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Our View: Limit public’s library liability

The expansion of the Haish Memorial Library in DeKalb looks to be a virtual certainty now that library officials have announced their plans to seek a bank loan for the remaining $6 million.

We’ve said before that the library is a community asset that clearly is in need of expansion. It has been 40 years since the last expansion of the 19,000-square-foot building, and more space is needed for the community to be better served.

But the financing for the $24 million cost of the library’s planned expansion, which would add more than 45,000 square feet to the building, is beginning to look a bit sketchy.

To break it down, the project will be paid for with:

• An $8.5 million grant from a bankrupt state of Illinois

• A $7 million bond sale by the City of DeKalb

• A $6 million bank loan

• $1 million in tax increment financing funding from DeKalb

• $1 million in library reserve funds

Almost all of the funds will come either from taxpayers or be repaid by them.

Library officials have until June 30 to raise all of the local contribution to the project in order to secure the grant. They had locked up $9 million, most of it through the city’s bonding authority. The remaining $6 million is supposed to come from private donations – the loan is simply a stopgap measure to ensure they can meet the deadline, officials say. It will extend the time they have to raise the money from a few months to three years, the term of the loan.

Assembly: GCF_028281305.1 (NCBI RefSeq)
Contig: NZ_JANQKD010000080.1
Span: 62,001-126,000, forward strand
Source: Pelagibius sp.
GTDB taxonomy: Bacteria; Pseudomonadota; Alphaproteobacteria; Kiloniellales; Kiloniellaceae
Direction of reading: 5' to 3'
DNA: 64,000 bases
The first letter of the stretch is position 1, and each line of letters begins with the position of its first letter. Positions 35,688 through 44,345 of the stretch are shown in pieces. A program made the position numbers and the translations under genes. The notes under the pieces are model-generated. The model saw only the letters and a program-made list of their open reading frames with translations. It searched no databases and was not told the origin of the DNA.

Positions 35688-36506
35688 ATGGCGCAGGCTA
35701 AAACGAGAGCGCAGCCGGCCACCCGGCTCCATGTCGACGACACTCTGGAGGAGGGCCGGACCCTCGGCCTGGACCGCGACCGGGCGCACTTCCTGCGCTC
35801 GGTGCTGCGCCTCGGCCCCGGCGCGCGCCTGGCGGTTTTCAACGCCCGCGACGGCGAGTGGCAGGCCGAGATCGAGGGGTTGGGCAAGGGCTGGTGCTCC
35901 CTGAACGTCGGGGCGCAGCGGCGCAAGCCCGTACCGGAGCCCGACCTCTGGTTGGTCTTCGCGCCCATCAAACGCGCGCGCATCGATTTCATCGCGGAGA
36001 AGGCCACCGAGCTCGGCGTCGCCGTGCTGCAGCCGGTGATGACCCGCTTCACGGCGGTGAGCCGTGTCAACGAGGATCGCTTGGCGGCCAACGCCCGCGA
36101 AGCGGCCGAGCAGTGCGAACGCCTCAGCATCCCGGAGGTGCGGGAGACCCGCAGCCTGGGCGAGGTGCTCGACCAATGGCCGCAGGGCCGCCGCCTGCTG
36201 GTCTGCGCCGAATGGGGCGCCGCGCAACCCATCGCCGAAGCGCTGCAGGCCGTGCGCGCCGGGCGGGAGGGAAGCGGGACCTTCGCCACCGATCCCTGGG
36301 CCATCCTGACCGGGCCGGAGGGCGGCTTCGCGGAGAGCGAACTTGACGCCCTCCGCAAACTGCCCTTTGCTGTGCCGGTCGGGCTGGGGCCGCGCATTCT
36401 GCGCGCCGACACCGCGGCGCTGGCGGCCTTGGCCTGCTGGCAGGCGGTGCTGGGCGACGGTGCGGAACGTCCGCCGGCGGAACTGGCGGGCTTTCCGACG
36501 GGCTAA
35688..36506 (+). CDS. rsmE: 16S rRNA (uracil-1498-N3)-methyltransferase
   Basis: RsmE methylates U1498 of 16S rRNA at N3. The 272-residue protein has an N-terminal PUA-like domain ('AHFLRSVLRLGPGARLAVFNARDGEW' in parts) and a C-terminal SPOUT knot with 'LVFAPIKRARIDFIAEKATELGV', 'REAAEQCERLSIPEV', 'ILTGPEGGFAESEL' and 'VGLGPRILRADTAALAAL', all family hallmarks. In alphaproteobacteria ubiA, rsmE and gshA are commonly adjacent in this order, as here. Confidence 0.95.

We understand the sense of urgency about making use of this $8.5 million grant. But we’re also a bit skeptical about borrowing against money not yet in hand.

After all, $6 million is no small amount of money to expect to pull out of this community, no matter how many change drives and bake sales are scheduled to complement the search for “big fish” donors.

The lack of a looming deadline to raise the funds also might make it easier for those running the donation drive to give up if they think they’ve done all they can do.

If that were to happen before the necessary $6 million had been raised, who would be holding the bag on repaying the balance of the library’s bank loan? Taxpayers.

It’s also taxpayers who will be paying more on their property tax bills to cover the cost of the bond sale for the project, and whose taxes went to help the library amass a $1 million surplus, and whose state government can’t pay its bills on time but has the money to hand out for library construction.

Even though this is a worthy cause and we want to see a library expansion move forward, we are concerned that the public seems to be accruing more and more liability without ever being directly asked how they feel about paying for it.

We would like to see the library create contingency plans for scaling the project back or accomplishing it in phases if there are financial difficulties in fundraising.

That at least would provide some protection for the public.

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